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The most important technology trend you’re not hearing about: Location intelligence is solving the unsolvable

In this article—the first in a series about the growing impact of location intelligence—I discuss the way location intelligence is helping solve previously unsolvable business challenges.

The most important technology trend you’re not hearing about: Location intelligence is solving the unsolvable
[Andrey Popov/AdobeStock]

If you’ve never heard the term “location intelligence” before, you’re in good company—this significant technology trend is flying completely under the radar. But given the impact it’s poised to have on critical business functions across a long list of industries, its low profile won’t last long. In this article—the first in a series about the growing impact of location intelligence—I discuss the way location intelligence is helping solve previously unsolvable business challenges.

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Location intelligence refers to the actionable insights derived from the massive ocean of geographic data generated by devices like phones, tablets, sensors, industrial machinery, and satellites. This data contains information that can help organizations overcome complex challenges that other technologies have struggled to solve.

For example, location intelligence is allowing utilities companies to achieve their decarbonization goals years—or even decades—ahead of schedule. Companies are fixing global supply chain challenges that would otherwise disrupt operations, while retail companies are conducting personalized customer engagement that was previously impossible without insights from location-based data. A new wave of location-based services is being delivered to users via smartphones and tablets thanks to location intelligence. And finally, location intelligence is making it possible for non-profits, NGOs, and governments to monitor and respond to humanitarian and environmental crises around the world.

Even if you haven’t heard the term before, location intelligence is an indispensable part of your everyday life. If you’ve ever used your phone for navigation, requested an Uber ride, or asked Siri the location of the nearest Starbucks, then you’ve used apps powered by location-based data.

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To illustrate that, let’s look at the Uber app. It uses data about your location, the location of multiple potential drivers, digital maps of your city, the distance between you and your driver, the status of traffic along each possible route between the two locations, and other location-based data points that are all changing in real time. A massive volume of data enables you to know when your driver will arrive and what your ETA is to your destination. Location data is the engine behind all of that, yet this is still just the tip of the iceberg of what location data can do.

Petabytes upon petabytes of location data are produced every day by connected devices operated by individuals, companies, non-profits, and governments—forming massive proprietary and open-source data sets whose growth is accelerating as more connected devices are used around the world. It’s big data on the biggest of scales, and location intelligence turns that raw data into actionable insights that resonate with users because it is inherently visual information that our brains are so well suited to understand. One of the ironies of the technology era is that organizations have never had access to more information, but they struggle mightily to understand and put it into action.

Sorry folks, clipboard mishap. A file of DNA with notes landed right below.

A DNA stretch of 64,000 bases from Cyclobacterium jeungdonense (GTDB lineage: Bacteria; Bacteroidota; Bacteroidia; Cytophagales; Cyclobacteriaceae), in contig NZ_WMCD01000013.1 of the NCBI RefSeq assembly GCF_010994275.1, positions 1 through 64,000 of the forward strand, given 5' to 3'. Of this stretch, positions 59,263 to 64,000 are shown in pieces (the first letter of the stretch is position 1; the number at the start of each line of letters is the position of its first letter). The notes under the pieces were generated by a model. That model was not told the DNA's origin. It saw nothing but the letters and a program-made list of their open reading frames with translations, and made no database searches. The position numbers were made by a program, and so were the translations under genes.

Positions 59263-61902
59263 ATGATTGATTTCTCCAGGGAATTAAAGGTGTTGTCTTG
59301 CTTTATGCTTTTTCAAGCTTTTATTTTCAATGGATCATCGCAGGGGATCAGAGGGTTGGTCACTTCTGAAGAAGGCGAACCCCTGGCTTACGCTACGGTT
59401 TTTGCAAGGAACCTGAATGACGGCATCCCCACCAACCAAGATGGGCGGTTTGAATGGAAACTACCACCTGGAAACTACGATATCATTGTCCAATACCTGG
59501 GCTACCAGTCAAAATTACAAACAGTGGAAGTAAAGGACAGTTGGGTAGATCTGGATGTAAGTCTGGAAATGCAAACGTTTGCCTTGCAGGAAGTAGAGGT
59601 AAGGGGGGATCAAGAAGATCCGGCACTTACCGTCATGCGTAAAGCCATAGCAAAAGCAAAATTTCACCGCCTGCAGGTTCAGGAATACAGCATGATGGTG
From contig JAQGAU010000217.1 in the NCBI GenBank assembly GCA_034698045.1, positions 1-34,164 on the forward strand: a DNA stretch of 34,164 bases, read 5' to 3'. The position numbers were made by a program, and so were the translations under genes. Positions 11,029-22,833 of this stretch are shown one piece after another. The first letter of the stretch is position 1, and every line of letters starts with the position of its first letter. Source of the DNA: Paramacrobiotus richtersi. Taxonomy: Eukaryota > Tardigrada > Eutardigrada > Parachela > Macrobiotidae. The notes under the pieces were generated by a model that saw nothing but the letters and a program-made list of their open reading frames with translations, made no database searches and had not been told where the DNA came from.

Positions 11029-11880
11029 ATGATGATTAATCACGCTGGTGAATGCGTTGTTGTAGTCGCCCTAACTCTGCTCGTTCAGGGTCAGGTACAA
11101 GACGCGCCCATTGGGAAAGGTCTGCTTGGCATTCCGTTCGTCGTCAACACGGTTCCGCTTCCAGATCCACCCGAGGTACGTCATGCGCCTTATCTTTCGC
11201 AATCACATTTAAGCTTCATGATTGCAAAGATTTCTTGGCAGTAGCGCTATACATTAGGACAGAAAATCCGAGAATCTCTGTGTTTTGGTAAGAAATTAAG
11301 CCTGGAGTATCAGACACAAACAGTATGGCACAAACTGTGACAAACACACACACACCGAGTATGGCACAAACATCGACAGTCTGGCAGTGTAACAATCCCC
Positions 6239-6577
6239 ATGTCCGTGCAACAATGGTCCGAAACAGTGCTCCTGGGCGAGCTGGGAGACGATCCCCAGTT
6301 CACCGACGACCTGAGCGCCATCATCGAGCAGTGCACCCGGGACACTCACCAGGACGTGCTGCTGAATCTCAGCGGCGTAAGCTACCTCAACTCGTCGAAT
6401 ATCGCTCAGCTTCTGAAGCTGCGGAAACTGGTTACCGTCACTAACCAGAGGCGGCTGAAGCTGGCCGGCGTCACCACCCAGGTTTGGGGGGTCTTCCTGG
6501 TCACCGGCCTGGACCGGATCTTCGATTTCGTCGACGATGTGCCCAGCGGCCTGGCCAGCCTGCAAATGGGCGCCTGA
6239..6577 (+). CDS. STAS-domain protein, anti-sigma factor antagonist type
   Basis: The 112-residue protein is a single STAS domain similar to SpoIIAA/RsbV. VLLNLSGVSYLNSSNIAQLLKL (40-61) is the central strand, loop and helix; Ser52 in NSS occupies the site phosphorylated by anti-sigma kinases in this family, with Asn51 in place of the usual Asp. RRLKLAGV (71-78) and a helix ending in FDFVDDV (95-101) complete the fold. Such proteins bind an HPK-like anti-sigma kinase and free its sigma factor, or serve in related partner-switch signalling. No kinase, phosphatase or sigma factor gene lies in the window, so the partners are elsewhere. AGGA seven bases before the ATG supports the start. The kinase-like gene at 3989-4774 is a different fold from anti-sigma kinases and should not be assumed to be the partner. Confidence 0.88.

For the past two decades, massive work has been put into attempting to turn other kinds of data into “visual information” that people can digest. Insights from location-based data don’t have that uphill battle because it is all visual information—as easy to digest as the app that tells you where the nearest coffee shop is located, or the digital map that shows you which states have rising or declining cases of COVID-19. That intuitive nature of visual information is key to the impact location intelligence is poised to make.

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So why has the technology reached this critical mass moment now? One major reason is the volume of location-based data, which has exploded as the number of connected devices has grown. Billions of smart phones, billions of IoT sensors, and billions of other connected devices provide a volume, depth, and richness of data that provides the foundation for all of this.

Another reason is the advancement of analytic software that processes this data at a scale that was previously impossible with the small geospatial departments that so many organizations have. This software is a force multiplier that allows this data to be processed at scales that were impossible until now.

The last major reason location intelligence is reaching critical mass now is workers and consumers have become familiar with visual data thanks to route-finding apps, ridesharing apps, retail apps, and other technology they use every day. People are comfortable with this kind of information and putting it into action, and increasingly they expect this to be the norm.

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These three factors—the richness of data, the ability to analyze it at scale to deliver actionable insights, and widespread familiarity with working with location-driven apps—are ushering in this new era of location intelligence and changing the way we do business.


Todd Slind is the VP of Technology at Locana, where he leads development of solutions that harness the power of location intelligence.

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